This AI/RWD technology enabled precision messaging directly to the target audience of providers, right at the point-of-care, within a week of the likely patient-provider interaction. This system pioneered a way to find and reach this mercurial patient population and significantly impact quality of life for patients. The program prompted oncologists to consider and initiate third-line therapy, and resulted in increased patient starts on the therapy, and ultimately, a meaningful improvement in patient outcomes. Specifically, within a 12-month program, patients starting this therapy increased by 28%, and new patients from the targeted HCPs grew by 33%.
Applying AI to affordability challenges
Another life sciences brand was challenged with patients that were discontinuing medication or switching to a lower-cost brand due to the Medicare coverage gap, often referred to as the “donut hole.” A predictive data program using AI/RWD solved this issue by notifying HCPs before their patients entered a Medicare coverage gap, so that providers could help patients anticipate any unexpected costs and enroll in the manufacturer’s cost-support program. This novel marketing strategy allowed life sciences organizations to reach physicians at the point-of-care through EHR messaging and provide timely solutions, including financial assistance to patients right at the critical moments before they were at risk of discontinuing a drug due to higher out-of-pocket costs. Physician communications at the point-of-care helped encourage enrollment in the manufacturer’s cost-support program, keeping more patients on the therapy and increasing adherence at large. Results over a six-month period for a life sciences brand include:
Predictive analytics results in innovation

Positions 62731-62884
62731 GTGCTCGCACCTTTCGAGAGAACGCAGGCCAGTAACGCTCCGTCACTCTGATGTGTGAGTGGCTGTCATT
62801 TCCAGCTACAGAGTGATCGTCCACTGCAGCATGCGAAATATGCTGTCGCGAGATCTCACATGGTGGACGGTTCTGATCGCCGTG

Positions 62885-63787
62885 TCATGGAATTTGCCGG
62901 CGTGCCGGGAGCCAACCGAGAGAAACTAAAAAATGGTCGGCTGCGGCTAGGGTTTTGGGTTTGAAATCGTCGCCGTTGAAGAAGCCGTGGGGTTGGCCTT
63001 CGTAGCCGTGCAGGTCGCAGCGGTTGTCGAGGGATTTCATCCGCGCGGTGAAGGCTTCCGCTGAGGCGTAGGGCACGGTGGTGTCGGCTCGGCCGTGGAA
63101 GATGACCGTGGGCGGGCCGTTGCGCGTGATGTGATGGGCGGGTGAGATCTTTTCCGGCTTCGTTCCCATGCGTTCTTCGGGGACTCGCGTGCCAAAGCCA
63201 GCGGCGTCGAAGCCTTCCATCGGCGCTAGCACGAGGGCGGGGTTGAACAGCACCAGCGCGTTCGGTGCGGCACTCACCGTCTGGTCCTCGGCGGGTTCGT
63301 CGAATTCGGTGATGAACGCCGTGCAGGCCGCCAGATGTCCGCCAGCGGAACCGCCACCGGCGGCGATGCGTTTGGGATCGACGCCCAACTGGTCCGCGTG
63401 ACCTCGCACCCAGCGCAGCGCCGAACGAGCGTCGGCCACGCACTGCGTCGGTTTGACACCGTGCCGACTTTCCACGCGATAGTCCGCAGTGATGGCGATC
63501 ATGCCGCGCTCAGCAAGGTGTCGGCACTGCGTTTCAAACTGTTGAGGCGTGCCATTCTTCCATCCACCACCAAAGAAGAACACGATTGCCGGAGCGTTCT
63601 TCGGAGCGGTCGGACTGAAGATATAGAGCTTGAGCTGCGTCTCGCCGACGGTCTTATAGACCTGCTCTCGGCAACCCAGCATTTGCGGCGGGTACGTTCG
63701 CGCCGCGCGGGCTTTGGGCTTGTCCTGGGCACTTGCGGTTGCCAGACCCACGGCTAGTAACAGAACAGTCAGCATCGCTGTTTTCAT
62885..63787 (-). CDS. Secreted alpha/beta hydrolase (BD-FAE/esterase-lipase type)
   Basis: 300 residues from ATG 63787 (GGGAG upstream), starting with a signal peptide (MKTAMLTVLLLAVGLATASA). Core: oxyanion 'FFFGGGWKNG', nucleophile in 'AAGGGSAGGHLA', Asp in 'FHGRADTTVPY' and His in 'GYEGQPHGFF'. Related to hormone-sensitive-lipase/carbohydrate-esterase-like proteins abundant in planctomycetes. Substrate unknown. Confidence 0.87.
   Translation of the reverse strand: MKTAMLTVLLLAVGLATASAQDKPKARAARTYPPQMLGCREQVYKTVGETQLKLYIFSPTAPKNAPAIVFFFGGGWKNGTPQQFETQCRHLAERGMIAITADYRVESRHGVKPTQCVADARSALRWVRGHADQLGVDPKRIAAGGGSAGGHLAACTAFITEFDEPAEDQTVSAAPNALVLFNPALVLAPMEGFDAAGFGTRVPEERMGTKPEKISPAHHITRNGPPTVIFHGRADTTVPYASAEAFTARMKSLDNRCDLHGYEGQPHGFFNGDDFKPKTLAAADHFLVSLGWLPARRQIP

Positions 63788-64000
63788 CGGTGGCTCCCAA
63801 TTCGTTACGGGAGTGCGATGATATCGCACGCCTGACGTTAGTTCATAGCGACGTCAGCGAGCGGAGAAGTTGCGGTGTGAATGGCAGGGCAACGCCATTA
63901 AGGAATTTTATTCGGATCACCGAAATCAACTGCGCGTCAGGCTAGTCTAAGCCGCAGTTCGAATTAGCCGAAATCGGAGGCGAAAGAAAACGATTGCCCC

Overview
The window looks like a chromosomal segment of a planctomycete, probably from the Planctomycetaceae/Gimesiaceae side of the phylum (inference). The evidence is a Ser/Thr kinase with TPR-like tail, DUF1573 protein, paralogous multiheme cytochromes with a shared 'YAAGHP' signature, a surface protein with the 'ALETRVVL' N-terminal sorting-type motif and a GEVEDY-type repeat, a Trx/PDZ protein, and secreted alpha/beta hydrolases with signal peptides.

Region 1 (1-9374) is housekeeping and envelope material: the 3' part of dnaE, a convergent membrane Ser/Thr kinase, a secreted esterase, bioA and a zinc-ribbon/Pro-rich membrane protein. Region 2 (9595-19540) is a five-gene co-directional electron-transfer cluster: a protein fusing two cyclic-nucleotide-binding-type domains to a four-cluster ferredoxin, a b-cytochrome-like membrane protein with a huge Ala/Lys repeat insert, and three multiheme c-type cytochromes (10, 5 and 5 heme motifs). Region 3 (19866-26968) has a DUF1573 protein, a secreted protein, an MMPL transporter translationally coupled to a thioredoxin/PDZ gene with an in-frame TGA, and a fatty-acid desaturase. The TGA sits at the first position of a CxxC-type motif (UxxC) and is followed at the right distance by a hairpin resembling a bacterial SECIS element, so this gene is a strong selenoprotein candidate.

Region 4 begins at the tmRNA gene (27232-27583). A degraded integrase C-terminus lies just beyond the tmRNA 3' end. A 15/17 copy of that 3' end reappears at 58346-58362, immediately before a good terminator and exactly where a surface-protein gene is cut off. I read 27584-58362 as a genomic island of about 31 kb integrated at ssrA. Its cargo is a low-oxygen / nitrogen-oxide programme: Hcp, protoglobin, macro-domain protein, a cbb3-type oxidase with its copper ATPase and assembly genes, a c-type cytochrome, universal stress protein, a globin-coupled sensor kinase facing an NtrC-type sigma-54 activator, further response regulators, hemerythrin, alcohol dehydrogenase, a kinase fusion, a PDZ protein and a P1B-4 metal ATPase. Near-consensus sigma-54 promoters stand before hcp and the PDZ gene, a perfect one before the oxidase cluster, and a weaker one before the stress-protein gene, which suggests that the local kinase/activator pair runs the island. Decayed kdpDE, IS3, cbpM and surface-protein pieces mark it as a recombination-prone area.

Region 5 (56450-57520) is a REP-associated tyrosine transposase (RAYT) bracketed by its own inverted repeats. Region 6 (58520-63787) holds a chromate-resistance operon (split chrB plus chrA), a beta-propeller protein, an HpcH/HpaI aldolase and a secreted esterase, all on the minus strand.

In general, leveraging any marketing strategy with predictive analytics is innovative for the life sciences industry, because it can be applied in real-time to anticipate and identify events in patient journeys that represent optimal opportunities for messaging. AI/RWD as a combination ensures that each message sent has the highest possible likelihood of making an impact on physician mindshare, and on patients’ lives. This solution can help brands preempt and message against upcoming access issues across different therapeutic areas, so that providers can help their patients continue to access their prescriptions.
And it’s proven highly successful, both for life sciences brand teams communicating about niche therapies with smaller patient audiences, as well as brands targeting larger patient populations.
As long as there is a critical moment in a brand’s patient journey—a point at which brand messaging would have an outsized impact—AI/RWD will help a brand find as many of those high-leverage messaging opportunities as possible. Given the adaptability of AI models, the same technology can be applied to many brand challenges and hard-to-reach populations, making this marketing strategy highly impactful for the life sciences industry in the year ahead.
About the Author
Mike Rousselle is VP of Data Product at OptimizeRx.